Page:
As they did last year, Navy started the season hot but cooled as injuries and inconsistent play took their toll.  The Mids reeled off 5 straight wins to beat FAU, Tulane, Cincinnati, Tulsa, and Air Force.  They then dropped a close game to Memphis, and ominously, the Tigers forced 3 fumbles and 2 interceptions, mostly by focusing their defensive attack on Navy QB Zack Abey.  From this point forward, the AAC’s better teams seem to have gotten a read on Navy’s offense.  Losses to UCF and Temple followed, and though the Mids finally got a “W” against SMU to earn bowl eligibility, they went on to drop their last two games, losing to Notre Dame and Houston.  Heading into the Army game, Navy has lost 5 of their last 6, and if not for their blowout win against FAU in the weeks before HC Lane Kiffin had gotten a chance to teach his new team their offense, the Mids’ season point differential would actually be negative.  That’s a legitimate problem for a predominantly offensive, ball control team.

Regular readers of this blog will already know that I’m not a huge fan of Zack Abey’s game.  Here’s why: Abey carried 278 times for 1,322 yards (4.8 yards/carry), and yeah that’s great, but it’s also fully 39.7% of the Mids’ offensive snap count.  This in a season where Abey himself was knocked out of at least 2 games (Memphis and UCF) and didn’t start in 1 (SMU).  Moreover, that SMU game was itself instructive.  In it, 185 lbs. QB/SB Malcolm Perry got the start, carrying 33 times for 282 yards (8.5 yards/carry), until he was also carted off with an injury as the 4th quarter started.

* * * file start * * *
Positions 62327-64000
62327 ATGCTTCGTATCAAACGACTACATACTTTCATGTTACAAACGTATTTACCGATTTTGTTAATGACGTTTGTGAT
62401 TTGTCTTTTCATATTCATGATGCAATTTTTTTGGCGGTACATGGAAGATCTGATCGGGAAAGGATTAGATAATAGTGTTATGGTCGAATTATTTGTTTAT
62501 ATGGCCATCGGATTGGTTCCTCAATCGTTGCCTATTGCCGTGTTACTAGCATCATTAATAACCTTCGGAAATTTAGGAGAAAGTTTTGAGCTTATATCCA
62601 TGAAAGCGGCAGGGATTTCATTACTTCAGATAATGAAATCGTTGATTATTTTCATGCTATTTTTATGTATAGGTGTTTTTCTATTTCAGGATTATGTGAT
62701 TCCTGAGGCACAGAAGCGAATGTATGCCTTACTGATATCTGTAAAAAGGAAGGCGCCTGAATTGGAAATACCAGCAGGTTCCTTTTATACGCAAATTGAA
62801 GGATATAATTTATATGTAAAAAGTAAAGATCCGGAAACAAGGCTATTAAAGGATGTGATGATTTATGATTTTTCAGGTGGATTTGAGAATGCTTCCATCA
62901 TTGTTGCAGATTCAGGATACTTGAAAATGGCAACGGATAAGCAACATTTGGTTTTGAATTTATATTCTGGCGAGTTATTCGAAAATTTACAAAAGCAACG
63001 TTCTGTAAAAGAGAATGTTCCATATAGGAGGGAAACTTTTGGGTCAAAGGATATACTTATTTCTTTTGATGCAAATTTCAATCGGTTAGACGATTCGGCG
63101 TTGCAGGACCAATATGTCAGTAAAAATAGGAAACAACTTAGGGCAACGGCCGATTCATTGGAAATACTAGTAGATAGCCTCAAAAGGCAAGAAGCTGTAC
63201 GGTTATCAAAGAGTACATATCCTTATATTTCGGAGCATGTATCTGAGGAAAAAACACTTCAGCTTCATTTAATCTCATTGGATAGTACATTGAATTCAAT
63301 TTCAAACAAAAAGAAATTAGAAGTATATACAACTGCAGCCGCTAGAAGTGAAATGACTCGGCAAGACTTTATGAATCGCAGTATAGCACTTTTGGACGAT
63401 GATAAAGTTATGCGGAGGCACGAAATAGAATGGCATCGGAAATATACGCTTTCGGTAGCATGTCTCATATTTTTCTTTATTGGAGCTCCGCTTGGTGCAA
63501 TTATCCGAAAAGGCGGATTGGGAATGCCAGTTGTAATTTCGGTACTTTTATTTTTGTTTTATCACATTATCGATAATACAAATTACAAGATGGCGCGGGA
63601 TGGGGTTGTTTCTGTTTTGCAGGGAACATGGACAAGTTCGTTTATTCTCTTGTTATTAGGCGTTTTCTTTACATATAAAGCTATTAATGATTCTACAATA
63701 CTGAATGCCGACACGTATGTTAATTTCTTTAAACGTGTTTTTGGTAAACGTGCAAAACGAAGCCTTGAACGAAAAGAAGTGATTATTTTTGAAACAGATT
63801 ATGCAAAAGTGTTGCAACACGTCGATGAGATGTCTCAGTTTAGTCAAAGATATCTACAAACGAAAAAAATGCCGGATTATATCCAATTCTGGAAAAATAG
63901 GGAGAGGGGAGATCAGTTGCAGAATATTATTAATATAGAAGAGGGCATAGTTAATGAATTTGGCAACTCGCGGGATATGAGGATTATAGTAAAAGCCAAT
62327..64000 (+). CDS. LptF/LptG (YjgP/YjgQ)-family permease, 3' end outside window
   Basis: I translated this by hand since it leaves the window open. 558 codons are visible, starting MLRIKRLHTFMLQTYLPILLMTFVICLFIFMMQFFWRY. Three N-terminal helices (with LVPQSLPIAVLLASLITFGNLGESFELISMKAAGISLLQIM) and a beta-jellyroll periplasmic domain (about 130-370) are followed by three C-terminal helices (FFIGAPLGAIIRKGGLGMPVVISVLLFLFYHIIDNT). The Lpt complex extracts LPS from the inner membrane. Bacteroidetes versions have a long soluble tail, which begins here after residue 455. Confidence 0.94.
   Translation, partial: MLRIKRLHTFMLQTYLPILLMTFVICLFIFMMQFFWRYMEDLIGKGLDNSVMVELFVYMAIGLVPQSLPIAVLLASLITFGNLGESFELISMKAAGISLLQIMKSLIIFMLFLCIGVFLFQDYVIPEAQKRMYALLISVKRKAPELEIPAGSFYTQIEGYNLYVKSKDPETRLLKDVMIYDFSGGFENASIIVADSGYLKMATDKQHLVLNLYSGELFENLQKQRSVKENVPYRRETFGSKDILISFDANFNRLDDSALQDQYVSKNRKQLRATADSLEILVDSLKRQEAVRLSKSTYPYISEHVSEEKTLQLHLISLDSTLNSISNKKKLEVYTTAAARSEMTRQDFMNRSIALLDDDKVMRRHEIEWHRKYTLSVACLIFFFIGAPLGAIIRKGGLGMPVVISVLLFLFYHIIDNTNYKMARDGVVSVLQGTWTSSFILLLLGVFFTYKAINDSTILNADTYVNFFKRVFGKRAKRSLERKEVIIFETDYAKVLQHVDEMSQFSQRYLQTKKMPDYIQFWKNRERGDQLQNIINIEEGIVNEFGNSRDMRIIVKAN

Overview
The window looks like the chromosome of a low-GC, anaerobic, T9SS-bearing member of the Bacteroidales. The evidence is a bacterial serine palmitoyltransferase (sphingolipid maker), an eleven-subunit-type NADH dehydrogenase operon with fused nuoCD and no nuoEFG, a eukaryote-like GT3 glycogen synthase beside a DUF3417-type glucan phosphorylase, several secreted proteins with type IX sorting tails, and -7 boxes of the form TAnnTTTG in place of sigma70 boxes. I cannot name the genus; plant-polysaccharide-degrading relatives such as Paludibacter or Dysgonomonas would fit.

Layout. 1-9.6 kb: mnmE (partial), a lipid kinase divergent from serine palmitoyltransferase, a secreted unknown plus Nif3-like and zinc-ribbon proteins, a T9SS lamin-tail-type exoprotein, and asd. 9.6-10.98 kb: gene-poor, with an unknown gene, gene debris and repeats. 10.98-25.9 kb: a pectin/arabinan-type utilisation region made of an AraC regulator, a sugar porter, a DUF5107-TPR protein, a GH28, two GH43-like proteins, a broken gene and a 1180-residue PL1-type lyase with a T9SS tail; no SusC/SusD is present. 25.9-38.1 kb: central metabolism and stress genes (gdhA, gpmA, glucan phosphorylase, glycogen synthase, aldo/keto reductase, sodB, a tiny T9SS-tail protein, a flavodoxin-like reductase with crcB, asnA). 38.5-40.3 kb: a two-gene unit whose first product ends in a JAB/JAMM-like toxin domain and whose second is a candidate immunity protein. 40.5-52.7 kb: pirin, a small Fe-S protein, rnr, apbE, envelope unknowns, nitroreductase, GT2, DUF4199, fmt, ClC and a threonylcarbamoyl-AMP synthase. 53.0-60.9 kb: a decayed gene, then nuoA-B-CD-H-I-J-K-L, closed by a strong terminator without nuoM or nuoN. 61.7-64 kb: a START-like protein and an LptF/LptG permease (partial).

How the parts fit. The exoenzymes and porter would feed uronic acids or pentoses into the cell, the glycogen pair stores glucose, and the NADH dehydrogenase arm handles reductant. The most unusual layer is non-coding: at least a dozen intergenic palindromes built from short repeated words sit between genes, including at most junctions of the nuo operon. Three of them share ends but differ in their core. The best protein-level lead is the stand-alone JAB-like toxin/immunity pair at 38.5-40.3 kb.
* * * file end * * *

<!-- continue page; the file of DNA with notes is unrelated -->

This is what Memphis figured out.  Navy’s quarterbacks are its offense.  
The trend started with QB Keenan Reynolds.  You get a special playmaker like that, and of course, you try to feature him.  Then last year, QB Will Worth turned Navy into a quarterback-power team, running huge numbers of snaps off-tackle to the outside, often for big gains.  That trend has continued.  Abey, Perry (as a quarterback), and backup QB Garret Lewis collectively have 47.3% of Navy’s carries.  Including passing attempts, these three together account for fully 53.8% of Navy’s total offense by snap count.  The next closest guys are FBs Chris High and Anthony Gargiulo, who collectively have 187 carries for 877 yards (4.7 yards/carry) or 23% of the offensive snaps.  By way of comparison, Navy is running the Fullback Dive only slightly more often than Army runs the Option Pitch outside.